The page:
As the Fall Favorite Things Blog Tour Continues, tomorrow will mark the release of Lorie Langdon’s Gilt Hollow. You know what that means. Review time ladies and gents!
Release Date 9/27/16
By Lorie Langdon
Genre: YA Mystery
Goodreads Book Blurb:
Willow Lamott’s best friend is a murderer, and no one in the small town of Gilt Hollow will let her forget it. For four long years, she’s tried to fade into the background—but none of that matters when Ashton Keller comes striding into school, fresh out of juvie and fueled by revenge. The moment their eyes meet, Willow no longer feels invisible. Drawn to the vulnerability behind Ashton’s mask of rage, she sinks deeper into his sinister world and begins to question whether he’s a villain, a savior, or both.
Ashton thought he wanted vengeance, until Willow reminded him what he’d been missing. Now he longs to clear his name and become the person she sees in him. But the closer they get to uncovering the truth, the darker the secrets become, and Ashton fears his return to Gilt Hollow will destroy everyone he loves, especially the girl he left behind.
I am going to admit that I was hesitant to begin Gilt Hollow. It sat for several days on my side table before I even picked it up. It really was not personal, but I have had a horrible run with YA mystery and thriller titles in general as of late. The premise was interesting and the cover was nice, but I was just so afraid of this book. Biased? Yes. I had recently decided I was done with mystery for a while. If you review several titles in a genre and notice a pattern of disappointment, maybe it is time to move away. It seems unfair to continually review books that are clearly not working for me. If you write mystery, you want someone who enjoys mystery to review you work. At least, I imagine that would be the case. Thankfully, Gilt Hollow was staring at me daily, taunting me, and I decided to give in. Everything about this story comes together in such a cohesive and solid manner.
Gilt Hollow centers around two teenagers, Ashton and Willow. They have been friends for over half of their lives, as Willow’s parents stepped in and filled the gap that Ashton’s parent’s left. When Ashton is convicted of manslaughter and ripped out of Willow’s life for 4 years, she is left behind to attempt a normal life without her best friend. But she finds life is anything by “normal”. Her only option is to withdraw into the background and avoid as much attention as possible. She has but one friend. After all, it isn’t easy being the best friend of a murderer. Especially when you defended that friend to the very end. There is just a certain amount of realism happening here that can be greatly appreciated.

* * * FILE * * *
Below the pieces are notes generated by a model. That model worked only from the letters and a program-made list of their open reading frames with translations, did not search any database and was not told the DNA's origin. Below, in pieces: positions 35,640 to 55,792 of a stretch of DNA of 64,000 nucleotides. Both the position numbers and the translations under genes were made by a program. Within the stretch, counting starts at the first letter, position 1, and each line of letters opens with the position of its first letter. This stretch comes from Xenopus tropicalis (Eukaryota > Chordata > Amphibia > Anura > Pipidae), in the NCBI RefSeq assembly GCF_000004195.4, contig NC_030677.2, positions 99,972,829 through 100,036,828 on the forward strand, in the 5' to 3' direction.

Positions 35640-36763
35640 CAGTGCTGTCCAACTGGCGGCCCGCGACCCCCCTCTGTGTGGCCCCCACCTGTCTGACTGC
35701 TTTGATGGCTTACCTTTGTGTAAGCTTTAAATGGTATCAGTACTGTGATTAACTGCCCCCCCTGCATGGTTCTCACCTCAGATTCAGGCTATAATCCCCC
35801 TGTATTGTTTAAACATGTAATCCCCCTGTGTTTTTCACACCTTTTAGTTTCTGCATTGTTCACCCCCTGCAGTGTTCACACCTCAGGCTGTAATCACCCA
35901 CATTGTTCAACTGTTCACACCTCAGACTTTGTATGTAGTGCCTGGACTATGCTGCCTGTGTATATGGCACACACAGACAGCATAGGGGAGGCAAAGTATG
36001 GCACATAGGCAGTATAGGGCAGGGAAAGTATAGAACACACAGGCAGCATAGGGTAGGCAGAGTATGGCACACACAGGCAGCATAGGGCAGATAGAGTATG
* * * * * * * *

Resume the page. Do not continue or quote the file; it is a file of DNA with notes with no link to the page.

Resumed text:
Willow is credible and refreshing as a female protagonist. She is high school student, that loves her family, longs for a lost friendship and wants to stay out of the spotlight. She is not super human, she is not perfect. There is no play on how amazingly beautiful or popular she is. Willow is not a hero. What she is, is a young girl who finds herself confused and desperate to help when her lost friend returns. Normal teenager with a big heart and a lot of loyalty, and I loved her for this very reason!
Ashton is full angst and aggression. He spent 4 years of his life locked away for a crime he claims he did not commit. He wants to clear his name. But he quickly learns he is rejected by his peers and scrutinized by Gilt Hollow, the only home he has ever known. He makes bad decisions and leaves a lot to question, but he struggles with his desire to protect Willow. This is not your typical “captain cool” scenario. This kid is messed up, rightfully so. And I am so thankful for that.
Supporting characters mainly consist of high school students and a local sheriff. So you get some drama, ok a lot of drama (but the entertaining kind) and a ton of finger-pointing. It all works. I couldn’t get enough of these brats.
The setting for Gilt Hollow is a simple town with a bit of a relaxed feel. I was picking up on the whole hipster vibe. Well aside from all of that who murdered who stuff. The author has done an extraordinary job of constructing an ordinary environment. There really is not a lot that stands out here, and I think that is exactly what makes it work. Gilt Hollow feels as real as any other town holding true to the credibility of the characters and story.
This is a steady paced read that you find yourself so easily absorbed in that it is over before it begins. The writing style is concise and to the point. There are no flowery details or unnecessary time “fillers”. Each page turns itself. Ashton and Willow’s story is the main and only focus here, and I could not wait to see how they faired. There is a touch of romance, that occurs slowly and beautifully. If I am okay with the romance, trust me, it works 😉 I was pleasantly surprised by how well everything was falling into place, yet the mystery was maintained up until the very final chapters. I just wanted, no needed, to know the truth. Who did it?!
Gilt Hollow has redeemed YA Mystery as far as I am concerned. What had the potential to be a run of the mill story, unfolded into a welcoming and refreshing page turner. I want this one to be made into a show or a movie so badly! I do not even care that I know how it ends. Loved the characters and the entire plot! I am only deducting one star because I felt like the ending was abrupt. I was expecting just a little more. Then again, maybe I was being selfish. 4 stars for days ❤
⭐ ⭐ ⭐ ⭐
About The Author
You may recognize Lorie’s name as the co-author of the bestselling Doon series, which is a reimaging of the musical Brigadoon. A few years ago, Lorie left her corporate career to become a full-time author and stay-at-home mom. She now spends her days dodging automatic water-gun fire and trying to translate her effusive imagination to paper. Gilt Hollow is her first solo novel.
Follow Lorie on Twitter @LorieLangdon